Elon Musk's Latest Joke: Selling Perfume to Buy Twitter

Elon Musk’s Latest Joke: Selling Perfume to Buy Twitter



MOSCOW: “Everything has collapsed”: for certain Russian companies, the mobilization ordered by Vladimir Putin entails its share of disorganization, uncertainties and forced adaptation. One more challenge after the Covid and international sanctions.

In the brand new coworking space he owns in Chelyabinsk, in the Urals, Maxime Novikov counts the empty seats usually occupied by independent designers and computer scientists or those launching their start-ups.

Since the announcement on September 21 of the mobilization of hundreds of thousands of civilian reservists to go and fight in Ukraine, “many customers have stopped coming”, laments this 33-year-old self-employed entrepreneur to AFP. Some left to fill the ranks of the Russian army, while others, he says, chose exile in neighboring Kazakhstan, 140 kilometers to the south.

“I don’t know at all if they will continue to pay their subscription,” he worries. “It could be a big shortfall, when I have to repay a loan!”

Of the 77 places available in this space, barely 45 have been occupied for three weeks.

“My turnover has already dropped this year for this space, by more than 40%”, account this architect by training. “I wanted to buy a third space but for the moment it is not possible to take the risk”.

“A month or two of reserves”

Maxim Novikov is not alone. Many companies are worried about the consequences of the mobilization on their production and their workforce, particularly in the high-tech sector which has already seen tens of thousands of specialists flee since February scalded by the conflict and repression in Russia. .

“It puts projects on hold and private companies will be afraid to invest,” analyzes Natalia Zubarevich, economist at Moscow State University.

According to her, “the economic situation had already deteriorated since the beginning of the year in view of the events. The mobilization will be an additional aggravating factor”.

In Moscow, Elena Irissova, 45, is sorry, for her part, to see “her production stopped”.

Director of a small luxury leather bag company, she employs around ten people. At the end of September, two of its craftsmen quit their jobs: one fled the mobilization, the other left to help his daughter whose husband was sent to the front. Also, the controls are sealed.

“After September 21, everything collapsed. Our sales were divided by three, from ten to three orders per day,” she laments. “I can last a month or two with my personal reserves, but no more,” she says.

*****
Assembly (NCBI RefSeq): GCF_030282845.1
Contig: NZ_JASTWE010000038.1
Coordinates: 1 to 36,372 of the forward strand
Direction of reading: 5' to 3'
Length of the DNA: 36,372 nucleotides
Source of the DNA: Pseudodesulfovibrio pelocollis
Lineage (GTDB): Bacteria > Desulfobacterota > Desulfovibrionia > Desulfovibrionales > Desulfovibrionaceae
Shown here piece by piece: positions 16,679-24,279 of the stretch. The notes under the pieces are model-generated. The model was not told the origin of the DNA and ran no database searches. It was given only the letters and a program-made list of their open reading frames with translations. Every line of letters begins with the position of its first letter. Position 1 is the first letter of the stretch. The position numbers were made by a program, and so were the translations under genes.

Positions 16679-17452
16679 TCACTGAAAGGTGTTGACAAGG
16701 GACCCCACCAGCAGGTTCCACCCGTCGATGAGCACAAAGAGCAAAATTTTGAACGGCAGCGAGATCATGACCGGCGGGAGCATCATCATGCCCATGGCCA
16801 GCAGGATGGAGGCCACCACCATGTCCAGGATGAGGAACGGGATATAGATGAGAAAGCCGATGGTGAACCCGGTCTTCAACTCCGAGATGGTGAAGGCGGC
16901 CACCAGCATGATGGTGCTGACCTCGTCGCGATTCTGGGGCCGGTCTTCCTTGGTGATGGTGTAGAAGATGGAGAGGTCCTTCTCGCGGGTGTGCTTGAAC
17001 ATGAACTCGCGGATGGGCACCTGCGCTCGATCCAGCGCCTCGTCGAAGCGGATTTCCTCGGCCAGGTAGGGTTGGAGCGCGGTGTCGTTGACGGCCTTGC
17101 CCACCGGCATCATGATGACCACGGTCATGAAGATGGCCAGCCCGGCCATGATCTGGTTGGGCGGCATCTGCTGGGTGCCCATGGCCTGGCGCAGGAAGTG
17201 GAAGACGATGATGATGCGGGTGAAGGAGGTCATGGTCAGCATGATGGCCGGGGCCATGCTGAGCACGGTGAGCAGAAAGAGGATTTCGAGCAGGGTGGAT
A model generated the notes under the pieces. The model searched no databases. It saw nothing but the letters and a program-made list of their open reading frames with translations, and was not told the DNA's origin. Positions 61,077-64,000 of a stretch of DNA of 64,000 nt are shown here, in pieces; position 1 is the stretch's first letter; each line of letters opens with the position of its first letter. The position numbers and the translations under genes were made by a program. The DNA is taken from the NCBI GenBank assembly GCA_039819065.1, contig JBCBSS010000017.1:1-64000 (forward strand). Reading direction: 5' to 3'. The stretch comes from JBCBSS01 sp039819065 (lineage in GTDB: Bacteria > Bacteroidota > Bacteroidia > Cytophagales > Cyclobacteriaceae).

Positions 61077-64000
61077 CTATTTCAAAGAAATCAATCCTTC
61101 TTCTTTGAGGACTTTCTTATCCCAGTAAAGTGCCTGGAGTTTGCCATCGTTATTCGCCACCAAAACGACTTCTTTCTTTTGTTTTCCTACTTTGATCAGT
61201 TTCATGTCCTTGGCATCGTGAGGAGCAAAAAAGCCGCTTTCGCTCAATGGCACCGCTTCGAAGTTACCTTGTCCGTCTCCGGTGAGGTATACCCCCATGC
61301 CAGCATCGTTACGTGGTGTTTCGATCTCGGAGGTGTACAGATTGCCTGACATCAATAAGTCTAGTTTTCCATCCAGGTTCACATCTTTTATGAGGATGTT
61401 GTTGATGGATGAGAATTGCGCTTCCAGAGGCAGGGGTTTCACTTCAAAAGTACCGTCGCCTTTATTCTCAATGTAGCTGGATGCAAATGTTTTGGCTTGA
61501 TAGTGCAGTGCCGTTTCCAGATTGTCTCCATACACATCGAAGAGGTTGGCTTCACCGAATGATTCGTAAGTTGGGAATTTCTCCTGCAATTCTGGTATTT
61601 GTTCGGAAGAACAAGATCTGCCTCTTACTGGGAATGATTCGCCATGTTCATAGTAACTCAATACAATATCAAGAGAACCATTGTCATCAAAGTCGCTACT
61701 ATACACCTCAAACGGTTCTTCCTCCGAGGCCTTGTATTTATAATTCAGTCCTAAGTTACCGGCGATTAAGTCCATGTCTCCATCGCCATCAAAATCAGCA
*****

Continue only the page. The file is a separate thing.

The Moscow pastry shop run by Katerina Iberika, 39, who notably sells cakes for birthday receptions, is also encountering difficulties. Its five employees, women exempt from mobilization, are there, on the other hand the mood is not festive in the Russian capital, and suddenly the turnover plunges.

“The cancellations of reservations for major events began two days before the start of the mobilization” when the rumors about her began, she told AFP.

“Today we have zero orders or they are very small,” laments Katerina Iberika, who is considering leaving Russia.

“People are looking to put their money aside,” observes Sofya Donets, chief economist for Russia at Renaissance Capital. “They’re not going to overspend.”

Finally, staff shortages are reported in construction, transport and the agricultural sector, “areas strongly affected” according to Natalia Zoubarevich, because “the vast majority of workers” are “young men, poorly educated, who are mobilized”.

Russian employers have sounded the alarm, asking the government for an exemption from mobilization, in particular for founders and owners of SMEs, as well as self-entrepreneurs.

Faced with these “problems”, the Russian Ministry of Economic Development told AFP “to have defined a list of priority measures”.

A decision was therefore taken to facilitate grants and microcredits. In addition “a mobilized entrepreneur will now be able to suspend his obligations” of reimbursement, highlights the ministry.

And Sofya Donets always expects “more intervention and state aid” to offset the effects of the mobilization. Especially since the Russian coffers are always filling up thanks to its energy windfall.

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